Australia: James Hardie demands more concessions on asbestos compensation deal

In December 2004, after months of negotiations and facing growing public outrage, building company James Hardie Industries (JHIL) signed a “Heads of Agreement” to set up a fund to meet the claims of thousands of people suffering asbestos-related diseases caused by its products.

What has transpired since reveals JHIL’s callous disregard for the terminally ill. The company’s only real concern remains, as before, to protect its assets as much as possible from legitimate compensation claims.

This was the motivation behind JHIL’s decision to close its two building products companies in Australia in 2001, and move its head office to the Netherlands. Left behind was a Medical Research and Compensation Fund (MRCF) for the alleged purpose of meeting asbestos sufferers’ claims, but which JHIL knew was grossly under-funded.

Since signing the “Heads of Agreement” the company has used every trick in the book to drag out negotiations that were supposed to quickly produce a detailed, legally enforceable document. JHIL finally signed a further agreement this week, but only after the NSW State Labor government threatened legislation allowing victims access to $A1.9 billion of partly issued shares from James Hardie subsidiary companies.

Anxious to extricate the NSW government from any further involvement, Labor Premier Morris Iemma immediately declared that negotiations between JHIL and the government “have now essentially drawn to a close” and “we have a deal that the NSW government is happy with”.

Asbestos Diseases Foundations of Australia (ADFA) President Barry Robson, however, called the agreement a “smokescreen”. “We are not going to hold our breath because we have been down that road before,” Robson said.

Robson’s scepticism is not misplaced. Under the new deal JHIL is to provide an initial $1.7 billion to set-up a compensation fund, topped up from its annual profits to meet estimated claims worth $4.5 billion over the next 40 years. But the agreement is contingent on several major concessions.

These include the federal government guaranteeing that the funds JHIL provides, and the company’s legal costs, will be tax deductible, allowing it to rake in over $500 million.

On November 30, James Hardie spokesman James Rickards made clear the company would walk away from the agreement unless it got its way. Emphasising tax concessions were central to any settlement, Rickards declared: “up until that point it (the agreement) doesn’t exist”.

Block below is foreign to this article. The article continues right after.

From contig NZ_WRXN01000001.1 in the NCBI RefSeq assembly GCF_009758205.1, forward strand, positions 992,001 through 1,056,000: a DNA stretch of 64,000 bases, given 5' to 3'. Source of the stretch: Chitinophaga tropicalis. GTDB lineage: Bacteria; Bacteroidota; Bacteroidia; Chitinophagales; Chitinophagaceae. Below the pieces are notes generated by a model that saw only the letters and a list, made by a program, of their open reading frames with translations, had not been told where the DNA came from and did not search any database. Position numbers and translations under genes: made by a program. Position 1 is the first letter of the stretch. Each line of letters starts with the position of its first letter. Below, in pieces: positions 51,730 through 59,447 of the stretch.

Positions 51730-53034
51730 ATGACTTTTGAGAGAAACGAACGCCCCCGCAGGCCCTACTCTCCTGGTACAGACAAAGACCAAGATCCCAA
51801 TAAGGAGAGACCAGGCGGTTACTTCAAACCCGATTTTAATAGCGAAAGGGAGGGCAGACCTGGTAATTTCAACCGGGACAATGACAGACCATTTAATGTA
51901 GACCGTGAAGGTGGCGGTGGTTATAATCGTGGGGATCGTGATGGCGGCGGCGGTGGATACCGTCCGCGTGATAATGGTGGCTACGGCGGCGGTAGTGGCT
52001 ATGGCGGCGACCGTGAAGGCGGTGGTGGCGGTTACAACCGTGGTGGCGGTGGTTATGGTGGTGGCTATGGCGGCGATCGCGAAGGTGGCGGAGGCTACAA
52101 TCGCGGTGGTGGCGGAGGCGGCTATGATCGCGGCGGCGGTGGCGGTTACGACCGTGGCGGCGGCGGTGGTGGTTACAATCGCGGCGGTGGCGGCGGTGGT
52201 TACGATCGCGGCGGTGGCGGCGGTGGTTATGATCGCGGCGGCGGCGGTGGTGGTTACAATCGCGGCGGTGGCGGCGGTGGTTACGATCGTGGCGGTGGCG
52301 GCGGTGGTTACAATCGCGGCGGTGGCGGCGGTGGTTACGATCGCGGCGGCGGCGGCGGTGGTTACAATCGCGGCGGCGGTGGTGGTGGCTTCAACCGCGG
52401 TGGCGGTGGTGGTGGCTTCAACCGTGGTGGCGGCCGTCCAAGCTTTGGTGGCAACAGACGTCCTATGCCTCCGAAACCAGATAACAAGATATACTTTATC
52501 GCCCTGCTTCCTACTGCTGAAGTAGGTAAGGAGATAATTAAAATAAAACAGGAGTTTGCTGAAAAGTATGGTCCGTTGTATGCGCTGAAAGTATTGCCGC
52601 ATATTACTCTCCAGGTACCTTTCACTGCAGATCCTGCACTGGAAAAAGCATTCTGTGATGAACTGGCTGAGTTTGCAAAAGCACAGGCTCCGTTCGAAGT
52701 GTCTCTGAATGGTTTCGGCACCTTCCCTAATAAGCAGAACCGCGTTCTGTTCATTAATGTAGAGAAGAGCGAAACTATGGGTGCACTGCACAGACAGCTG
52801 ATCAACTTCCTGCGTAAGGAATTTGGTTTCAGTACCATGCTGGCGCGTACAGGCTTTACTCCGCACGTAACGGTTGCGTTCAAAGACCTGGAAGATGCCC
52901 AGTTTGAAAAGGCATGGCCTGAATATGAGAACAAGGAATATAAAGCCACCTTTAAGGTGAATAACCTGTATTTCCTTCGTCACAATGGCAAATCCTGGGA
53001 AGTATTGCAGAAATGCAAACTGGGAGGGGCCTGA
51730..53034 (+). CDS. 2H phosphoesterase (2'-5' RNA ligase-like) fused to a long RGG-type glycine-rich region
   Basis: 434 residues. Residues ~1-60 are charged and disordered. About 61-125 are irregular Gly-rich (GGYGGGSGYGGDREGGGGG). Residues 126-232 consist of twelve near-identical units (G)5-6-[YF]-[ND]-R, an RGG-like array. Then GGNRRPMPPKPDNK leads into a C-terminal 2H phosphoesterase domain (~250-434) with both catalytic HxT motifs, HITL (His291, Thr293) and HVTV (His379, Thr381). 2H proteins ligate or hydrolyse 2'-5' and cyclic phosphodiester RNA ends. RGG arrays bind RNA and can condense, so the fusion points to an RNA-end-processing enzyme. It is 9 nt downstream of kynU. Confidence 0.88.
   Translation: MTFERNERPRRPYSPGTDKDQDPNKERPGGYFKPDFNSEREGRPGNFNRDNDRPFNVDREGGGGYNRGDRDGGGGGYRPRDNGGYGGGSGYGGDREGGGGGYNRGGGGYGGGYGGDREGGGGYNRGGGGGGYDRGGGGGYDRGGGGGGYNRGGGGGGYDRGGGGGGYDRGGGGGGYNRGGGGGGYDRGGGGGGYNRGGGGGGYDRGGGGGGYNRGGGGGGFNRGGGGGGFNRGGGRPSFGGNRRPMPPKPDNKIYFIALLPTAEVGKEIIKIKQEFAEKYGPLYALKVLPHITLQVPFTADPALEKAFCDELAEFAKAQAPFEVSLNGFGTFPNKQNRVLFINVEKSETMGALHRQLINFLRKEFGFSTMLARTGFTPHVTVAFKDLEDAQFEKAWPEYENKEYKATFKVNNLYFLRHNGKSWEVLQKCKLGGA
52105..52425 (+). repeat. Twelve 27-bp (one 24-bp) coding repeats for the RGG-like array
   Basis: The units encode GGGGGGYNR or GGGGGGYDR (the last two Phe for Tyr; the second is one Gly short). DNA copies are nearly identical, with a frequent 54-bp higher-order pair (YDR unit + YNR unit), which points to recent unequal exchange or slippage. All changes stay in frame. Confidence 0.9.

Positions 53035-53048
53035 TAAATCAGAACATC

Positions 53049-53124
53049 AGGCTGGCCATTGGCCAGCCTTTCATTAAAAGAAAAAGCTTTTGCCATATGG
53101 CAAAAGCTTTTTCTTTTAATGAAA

Signalling further delays, even if the company’s demands are met, Rickards said the deal would be subject to shareholder approval. Even then, funds will not start flowing until well into 2006.

JHIL is making other demands to stonewall any binding agreement. Under the present deal, JHIL’s directors would be indemnified from civil action by asbestos victims, thereby walling off their personal wealth and assets from future claims. This constitutes a direct infringement on the rights of both current and future claimants.

The company also wants immunity for its officials from civil prosecution by the Australian Securities and Investments Commission for breaches of corporate law. Some of its top officials could face charges because they lied to the NSW Supreme Court and the Australian Stock Exchange when seeking permission for JHIL to relocate to the Netherlands. Officials claimed that the funds the company left behind were adequate to meet all its liabilities.

This week, Federal Treasurer Peter Costello rejected JHIL’s demands, saying that because its main assets were now offshore it was probably not entitled to tax relief. He also ruled out special legislation allowing tax concessions to be made, declaring the “company’s directors ought to accept responsibility to the victims”.

Costello has no problem with the current corporate law, which allows companies to claim tax concessions on money paid to compensation victims and to pass on part of the liability to taxpayers. The law is just one of a range of corporate tax breaks designed to attract globally mobile investment and corporate projects to Australia. But since JHIL has flown the coop, with no chance of returning, Costello simply sees no viable return for a government investment.

Neither the Labor Party nor the unions disagree with such laws. Over the last two decades the Australian Council of Trade Unions (ACTU) and its affiliates, as well as various state union bodies, have all rallied behind government legislation allowing corporate tax breaks for Australian-based companies.

This is why, rather than opposing JHIL’s outrageous demands, or even reimposing the limited bans that were placed on the company’s products, ACTU secretary Greg Combet joined Iemma in imploring Costello to come to the party.

Both Labor and the ACTU are desperate to avoid any further clashes with JHIL and anxious to get the explosive issue out of the public arena. From the outset, they have worked to dampen the widespread public anger that emerged once the company’s manoeuvres came to light—initially channelling opposition into limited protests and then burying the issue in protracted negotiations that were always designed to limit the company’s liability.

In fact, the role played by the Labor Party and the ACTU has been crucial in resurrecting JHIL’s position. Just one year ago, the company was under siege and forced to take defensive action. Now it now feels confident enough to make arrogant demands for further concessions and to snub its nose at asbestos victims.

Worse still, the JHIL case will establish a precedent for other corporate giants that they can continue to maim and kill working people with impunity. The deal negotiated with JHIL will serve as a useful corporate manual for dodging liability.